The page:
8. Training Plans for Specific Activities...................................................................................................... 46 8.1 8.2 8.3 8.4 8.5 Company Safety Officer ............................................................................................ 46 General Safety in Workshops ...................................................................................... 47 Supervisory Management .......................................................................................... 47 Training of Trainers (TOT)........................................................................................... 48 Work Ethics ............................................................................................................ 48

9. Recommendations .................................................................................................................................... 50 9.1 9.2 9.3 9.4 9.5 9.6 9.7 Recommendations for Up-grading TVET Management and Training Staff ............................ 50 Suggestions to Improve the Efficiency and Relevancy of Training ........................................ 51 General Recommendations for Manpower Training in the Construction Sector and Related Services.................................................................................................................. 51 Specific Suggestions for the ACED Program to Consider in Light of the Findings of this Study .. 52 Aqaba Skills Readiness Index ..................................................................................... 53 General Conclusions ................................................................................................. 57 Future Studies ......................................................................................................... 58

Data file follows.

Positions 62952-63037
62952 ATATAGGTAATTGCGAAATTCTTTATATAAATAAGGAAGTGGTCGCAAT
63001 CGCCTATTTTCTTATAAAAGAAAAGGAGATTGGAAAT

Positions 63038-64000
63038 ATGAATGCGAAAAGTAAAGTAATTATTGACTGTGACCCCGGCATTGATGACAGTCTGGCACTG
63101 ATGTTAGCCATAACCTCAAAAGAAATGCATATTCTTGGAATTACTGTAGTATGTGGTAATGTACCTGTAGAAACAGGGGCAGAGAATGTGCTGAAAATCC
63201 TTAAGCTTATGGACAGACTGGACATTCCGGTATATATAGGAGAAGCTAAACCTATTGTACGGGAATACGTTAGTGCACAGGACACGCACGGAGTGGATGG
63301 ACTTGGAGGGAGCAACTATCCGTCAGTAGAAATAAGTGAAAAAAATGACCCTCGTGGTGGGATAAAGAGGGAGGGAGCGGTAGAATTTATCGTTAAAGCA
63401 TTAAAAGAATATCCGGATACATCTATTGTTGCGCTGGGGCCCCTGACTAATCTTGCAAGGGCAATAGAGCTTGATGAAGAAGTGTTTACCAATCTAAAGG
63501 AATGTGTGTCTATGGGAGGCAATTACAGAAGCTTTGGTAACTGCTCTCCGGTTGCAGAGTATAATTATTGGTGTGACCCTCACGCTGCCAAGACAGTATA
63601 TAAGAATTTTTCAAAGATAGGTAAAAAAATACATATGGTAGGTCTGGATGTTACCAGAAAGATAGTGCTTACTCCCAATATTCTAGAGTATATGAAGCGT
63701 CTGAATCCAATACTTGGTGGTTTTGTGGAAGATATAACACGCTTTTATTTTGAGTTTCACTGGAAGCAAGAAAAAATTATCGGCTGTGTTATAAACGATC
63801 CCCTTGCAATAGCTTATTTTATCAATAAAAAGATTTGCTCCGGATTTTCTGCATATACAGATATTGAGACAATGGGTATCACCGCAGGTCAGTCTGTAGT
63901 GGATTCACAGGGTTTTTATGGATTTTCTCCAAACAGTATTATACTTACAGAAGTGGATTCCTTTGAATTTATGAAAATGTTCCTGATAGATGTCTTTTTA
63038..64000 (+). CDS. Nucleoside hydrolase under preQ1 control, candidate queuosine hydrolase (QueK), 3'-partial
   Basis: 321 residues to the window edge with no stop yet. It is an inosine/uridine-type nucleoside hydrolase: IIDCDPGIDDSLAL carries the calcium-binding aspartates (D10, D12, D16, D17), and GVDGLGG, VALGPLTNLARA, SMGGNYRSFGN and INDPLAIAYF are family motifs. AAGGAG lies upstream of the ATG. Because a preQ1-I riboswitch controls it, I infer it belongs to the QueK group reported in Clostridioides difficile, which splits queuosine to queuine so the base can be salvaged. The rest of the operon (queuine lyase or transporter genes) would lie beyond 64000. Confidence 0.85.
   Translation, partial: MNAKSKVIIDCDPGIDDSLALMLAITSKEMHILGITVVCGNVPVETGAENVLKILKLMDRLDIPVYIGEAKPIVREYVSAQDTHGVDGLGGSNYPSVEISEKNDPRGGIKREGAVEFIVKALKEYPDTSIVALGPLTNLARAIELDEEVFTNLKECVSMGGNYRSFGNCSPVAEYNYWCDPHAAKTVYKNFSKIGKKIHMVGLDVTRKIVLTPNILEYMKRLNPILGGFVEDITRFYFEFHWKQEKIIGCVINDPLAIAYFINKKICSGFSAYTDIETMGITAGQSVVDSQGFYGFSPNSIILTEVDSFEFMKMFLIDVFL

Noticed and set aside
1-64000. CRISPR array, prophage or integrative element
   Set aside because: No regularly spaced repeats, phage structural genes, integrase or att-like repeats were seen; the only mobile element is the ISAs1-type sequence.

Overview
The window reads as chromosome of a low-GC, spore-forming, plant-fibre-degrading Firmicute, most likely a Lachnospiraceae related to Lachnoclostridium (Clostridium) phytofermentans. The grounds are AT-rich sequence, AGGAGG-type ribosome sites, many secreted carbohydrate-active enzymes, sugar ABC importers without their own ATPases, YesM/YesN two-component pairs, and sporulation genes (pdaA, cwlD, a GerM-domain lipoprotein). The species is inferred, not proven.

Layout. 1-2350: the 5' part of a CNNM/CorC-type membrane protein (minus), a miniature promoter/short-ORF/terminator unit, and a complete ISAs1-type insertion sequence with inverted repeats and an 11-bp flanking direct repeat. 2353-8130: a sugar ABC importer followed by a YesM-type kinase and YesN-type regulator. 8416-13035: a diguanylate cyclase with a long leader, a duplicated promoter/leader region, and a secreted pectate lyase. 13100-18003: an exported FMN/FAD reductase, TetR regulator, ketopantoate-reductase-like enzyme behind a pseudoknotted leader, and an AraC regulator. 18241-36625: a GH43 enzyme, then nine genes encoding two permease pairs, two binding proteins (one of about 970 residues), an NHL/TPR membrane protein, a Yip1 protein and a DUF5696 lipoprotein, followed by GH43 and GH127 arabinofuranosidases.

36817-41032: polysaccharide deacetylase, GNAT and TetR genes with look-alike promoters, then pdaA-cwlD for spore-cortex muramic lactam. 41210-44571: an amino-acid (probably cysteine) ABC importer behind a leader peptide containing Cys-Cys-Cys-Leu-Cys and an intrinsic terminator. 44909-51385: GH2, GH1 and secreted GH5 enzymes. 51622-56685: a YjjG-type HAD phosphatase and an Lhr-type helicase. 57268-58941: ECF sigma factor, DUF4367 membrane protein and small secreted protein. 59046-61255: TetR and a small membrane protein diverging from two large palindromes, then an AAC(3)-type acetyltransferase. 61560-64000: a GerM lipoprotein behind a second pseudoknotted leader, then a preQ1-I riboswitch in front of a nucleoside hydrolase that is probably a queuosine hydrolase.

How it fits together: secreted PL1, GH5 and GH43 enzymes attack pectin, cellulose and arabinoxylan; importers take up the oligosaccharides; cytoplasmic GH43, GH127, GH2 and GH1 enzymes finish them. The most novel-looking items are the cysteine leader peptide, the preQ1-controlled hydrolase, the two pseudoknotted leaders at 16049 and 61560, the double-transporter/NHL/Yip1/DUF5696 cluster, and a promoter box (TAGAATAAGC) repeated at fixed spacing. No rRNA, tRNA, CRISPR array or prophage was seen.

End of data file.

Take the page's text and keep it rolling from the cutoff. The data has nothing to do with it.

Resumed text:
Annex 1: Terms of Reference for the Assignment................................................................................- 60 Annex 2: Persons Interviewed..................................................................................................................- 66 Annex 3: Questionnaire / checklist for the training providers TVET System ...............................- 67 Annex 4: Questionnaire / checklist for the employers.......................................................................- 70 Annex 5: Aqaba employment in the construction sector and the licensed areas .......................- 75 Annex 6: Major Investments in ASEZA (Projects)..............................................................................- 76 Annex 7: Bibliography................................................................................................................................- 77 -

Aqaba Community and Economic Development (ACED) Program vii Skills Gap and Training Needs Analysis of the Construction Sector in Aqaba

Aqaba Community and Economic Development (ACED) Program viii Skills Gap and Training Needs Analysis of the Construction Sector in Aqaba

Executive Summary